From the late 1770s, when Lord North suggested that he would make an excellent chief secretary, only to have the suggestion rejected out of hand by the lord lieutenant, the earl of Buckinghamshire (qv), Beresford was one of the towering presences in the Irish administration. His knowledge and ability was recognised in 1780 when he was deputed to go to London to hammer out the administrative implications of ‘free trade’, and was appointed chief commissioner of the revenue in Ireland. His relationship with subsequent administrations ranged from warm (as in the case of that of the earl of Carlisle (qv), 1780–82) to cool (as in the case of both the Temple (qv) (1782–3) and Northington (qv) (1783–4) administrations), but he displayed an ever-readiness to stand forward to support government policy in the cause of maintaining a harmonious Anglo-Irish connection. Beresford's ‘anglicanism’ (Bolton papers, MS 16351/7A) – which is how one chief secretary characterised his outlook – was well received in England, but it was his organisation, presence of mind, and reasonableness that elicited commendation. His immense contribution to the elaboration of a commercial arrangement in 1784–5, in particular, both won him the respect of and drew him to William Pitt. One tangible personal result of this was his appointment to the British privy council in 1786, and he demonstrated that the trust reposed in him was well deserved when he opposed the Irish whigs’ attempts in 1788–9 to offer George, prince of Wales, a regency on terms different to those favoured by the government at Westminster, and in 1793 when he voted (but did not speak) in favour of catholic enfranchisement.
As this suggests, Beresford was ideologically more flexible than John Foster (qv), with whom he did not get on, and personally more flexible than John Fitzgibbon (qv), with whom he worked happily, the other principals in ‘the Irish cabinet’ in the 1790s. This ‘cabinet’ possessed no constitutional legitimacy, but in the increasingly polarised political atmosphere of 1790s Ireland it wielded great power. Beresford's own conservative instincts meant he was at ease politically in this company, but it also meant that he was perceived by his political opponents as someone who had to be removed if reform was not to be obstructed. This explains the controversial decision of Earl Fitzwilliam to dismiss him (January 1795) from the revenue shortly after his arrival in Ireland. Beresford was understandably upset by this and by the imputation, identifiable in Fitzwilliam's defence of his actions, that he had not always behaved honourably. He challenged, and exchanged shots with, Fitzwilliam as a consequence, and his vindication was complete when Pitt's demand that Fitzwilliam resign paved the way for his restoration as chief commissioner of the revenue. Ironically, Beresford could have been persuaded to retire at this point, whereas Fitzwilliam's precipitous action ensured his return to the corridors of power.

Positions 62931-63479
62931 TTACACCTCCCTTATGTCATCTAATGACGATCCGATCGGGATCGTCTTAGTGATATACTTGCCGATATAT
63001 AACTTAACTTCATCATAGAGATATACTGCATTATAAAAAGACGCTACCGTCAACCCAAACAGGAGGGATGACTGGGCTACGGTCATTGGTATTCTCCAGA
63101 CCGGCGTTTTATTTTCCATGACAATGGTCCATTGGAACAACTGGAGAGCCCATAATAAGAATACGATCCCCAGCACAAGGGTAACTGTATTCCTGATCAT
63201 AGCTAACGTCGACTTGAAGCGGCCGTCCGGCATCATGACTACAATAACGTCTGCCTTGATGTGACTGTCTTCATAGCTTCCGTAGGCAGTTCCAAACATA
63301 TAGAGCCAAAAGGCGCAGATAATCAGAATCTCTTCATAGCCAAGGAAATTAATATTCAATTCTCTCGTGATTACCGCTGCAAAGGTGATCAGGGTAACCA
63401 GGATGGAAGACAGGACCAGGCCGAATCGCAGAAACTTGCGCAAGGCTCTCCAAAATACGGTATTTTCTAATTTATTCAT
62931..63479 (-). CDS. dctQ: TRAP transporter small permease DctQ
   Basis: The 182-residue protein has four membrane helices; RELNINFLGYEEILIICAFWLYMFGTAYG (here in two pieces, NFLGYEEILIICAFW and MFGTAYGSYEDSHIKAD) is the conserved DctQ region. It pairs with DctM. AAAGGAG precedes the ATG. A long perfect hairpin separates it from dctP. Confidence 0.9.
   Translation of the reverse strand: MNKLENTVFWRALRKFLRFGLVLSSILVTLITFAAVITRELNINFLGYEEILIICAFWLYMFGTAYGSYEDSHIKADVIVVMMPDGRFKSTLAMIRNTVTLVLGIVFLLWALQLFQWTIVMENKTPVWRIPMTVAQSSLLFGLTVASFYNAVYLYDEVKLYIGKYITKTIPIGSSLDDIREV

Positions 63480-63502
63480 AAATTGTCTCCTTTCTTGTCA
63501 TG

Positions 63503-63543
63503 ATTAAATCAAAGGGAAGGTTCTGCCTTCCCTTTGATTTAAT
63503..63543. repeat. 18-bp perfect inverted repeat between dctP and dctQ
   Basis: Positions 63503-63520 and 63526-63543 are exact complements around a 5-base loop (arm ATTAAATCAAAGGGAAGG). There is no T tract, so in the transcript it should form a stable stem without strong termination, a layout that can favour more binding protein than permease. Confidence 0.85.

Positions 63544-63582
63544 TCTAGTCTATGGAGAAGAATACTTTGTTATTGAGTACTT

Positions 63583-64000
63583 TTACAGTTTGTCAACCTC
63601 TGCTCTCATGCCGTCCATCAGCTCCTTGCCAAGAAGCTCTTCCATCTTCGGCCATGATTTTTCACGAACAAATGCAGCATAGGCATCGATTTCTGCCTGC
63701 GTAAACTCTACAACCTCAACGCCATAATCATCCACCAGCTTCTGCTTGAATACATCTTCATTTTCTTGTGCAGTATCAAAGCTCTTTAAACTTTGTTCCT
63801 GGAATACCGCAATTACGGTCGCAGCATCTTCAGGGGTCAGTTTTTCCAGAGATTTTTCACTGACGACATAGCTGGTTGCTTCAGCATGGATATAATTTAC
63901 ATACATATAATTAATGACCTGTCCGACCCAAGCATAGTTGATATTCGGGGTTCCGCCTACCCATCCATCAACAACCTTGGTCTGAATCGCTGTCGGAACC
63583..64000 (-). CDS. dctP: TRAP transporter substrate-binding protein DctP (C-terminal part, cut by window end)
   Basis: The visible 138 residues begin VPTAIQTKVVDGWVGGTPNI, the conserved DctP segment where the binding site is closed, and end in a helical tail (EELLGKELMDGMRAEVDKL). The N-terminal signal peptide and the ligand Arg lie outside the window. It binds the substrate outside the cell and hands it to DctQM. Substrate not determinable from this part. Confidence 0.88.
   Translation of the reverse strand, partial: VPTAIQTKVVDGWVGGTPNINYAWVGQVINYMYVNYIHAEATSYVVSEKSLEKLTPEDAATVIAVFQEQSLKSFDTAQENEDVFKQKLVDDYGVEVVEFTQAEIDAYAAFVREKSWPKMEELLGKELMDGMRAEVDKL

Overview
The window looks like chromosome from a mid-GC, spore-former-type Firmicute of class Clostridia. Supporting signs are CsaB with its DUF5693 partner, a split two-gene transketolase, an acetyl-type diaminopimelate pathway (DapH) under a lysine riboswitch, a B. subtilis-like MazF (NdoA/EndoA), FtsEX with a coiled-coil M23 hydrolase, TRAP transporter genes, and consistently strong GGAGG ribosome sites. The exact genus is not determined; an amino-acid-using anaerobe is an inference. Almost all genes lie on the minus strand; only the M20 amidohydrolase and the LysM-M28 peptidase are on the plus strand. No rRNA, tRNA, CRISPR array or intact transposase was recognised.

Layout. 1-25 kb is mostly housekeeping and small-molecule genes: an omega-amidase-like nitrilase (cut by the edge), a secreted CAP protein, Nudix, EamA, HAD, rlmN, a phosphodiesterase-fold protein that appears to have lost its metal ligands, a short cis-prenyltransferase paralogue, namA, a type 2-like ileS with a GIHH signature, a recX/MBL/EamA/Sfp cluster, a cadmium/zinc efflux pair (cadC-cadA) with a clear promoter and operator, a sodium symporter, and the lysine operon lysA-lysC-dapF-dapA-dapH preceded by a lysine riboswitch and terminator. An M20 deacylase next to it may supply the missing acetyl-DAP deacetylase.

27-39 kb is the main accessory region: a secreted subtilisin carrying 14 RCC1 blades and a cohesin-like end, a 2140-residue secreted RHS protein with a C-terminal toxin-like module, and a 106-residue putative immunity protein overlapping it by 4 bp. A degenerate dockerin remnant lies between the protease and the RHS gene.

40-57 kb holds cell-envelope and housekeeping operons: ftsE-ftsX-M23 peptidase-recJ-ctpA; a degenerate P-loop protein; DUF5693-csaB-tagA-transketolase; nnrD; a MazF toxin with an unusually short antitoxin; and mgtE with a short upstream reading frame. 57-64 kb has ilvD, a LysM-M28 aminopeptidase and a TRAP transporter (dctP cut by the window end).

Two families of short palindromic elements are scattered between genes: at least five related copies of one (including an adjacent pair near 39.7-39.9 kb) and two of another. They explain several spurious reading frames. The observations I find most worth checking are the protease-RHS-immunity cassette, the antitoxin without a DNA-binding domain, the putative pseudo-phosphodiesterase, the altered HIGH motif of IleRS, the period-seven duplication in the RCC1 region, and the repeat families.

His primary concern in the late 1790s was to ensure that ‘the damned demagogues and the United Irishmen’, on whom he blamed the disorderly state of the country, were ‘run down’ (Sneyd papers, 2/13) and he had no difficulty sanctioning ‘the most vigorous measures’ as ‘nothing else will or can save us from ruin’ (ibid., 2/23). Influenced by this as well as by his continuing disposition to promote the wishes of English government in Ireland, Beresford contributed to the elaboration of the economic provisions of the act of union, having indicated his unwillingness ‘to vote for it’ (ibid., 2/46) if it embraced catholic emancipation. Having already spent forty years in the Irish parliament, Beresford might reasonably have retired on the union's enactment, as he had long talked of doing, but chose to remain in political life. Obliged by law to choose between office and parliament, he surrendered his revenue commissionership for a pension of £2,000, bought a house in London, and concentrated on representing Co. Waterford at Westminster. He was not an active parliamentarian, preferring to revert to his long established practice of advising behind the scenes, but when he did exert himself it was generally in support of Pitt. His name was mentioned as a possible chief secretary for Ireland in 1802, and again in 1805, but he was, as Lord Hardwicke (qv) pointed out, simply too old. Besides, his health was increasingly fragile. He died shortly afterwards, on 5 November 1805, at Walworth. It was ten years since his second wife had died, but the many children he had fathered (including Bishop George de la Poer Beresford (qv) and John Claudius Beresford (qv)) ensured that the Beresford name was to figure prominently in Irish public life for at least another generation.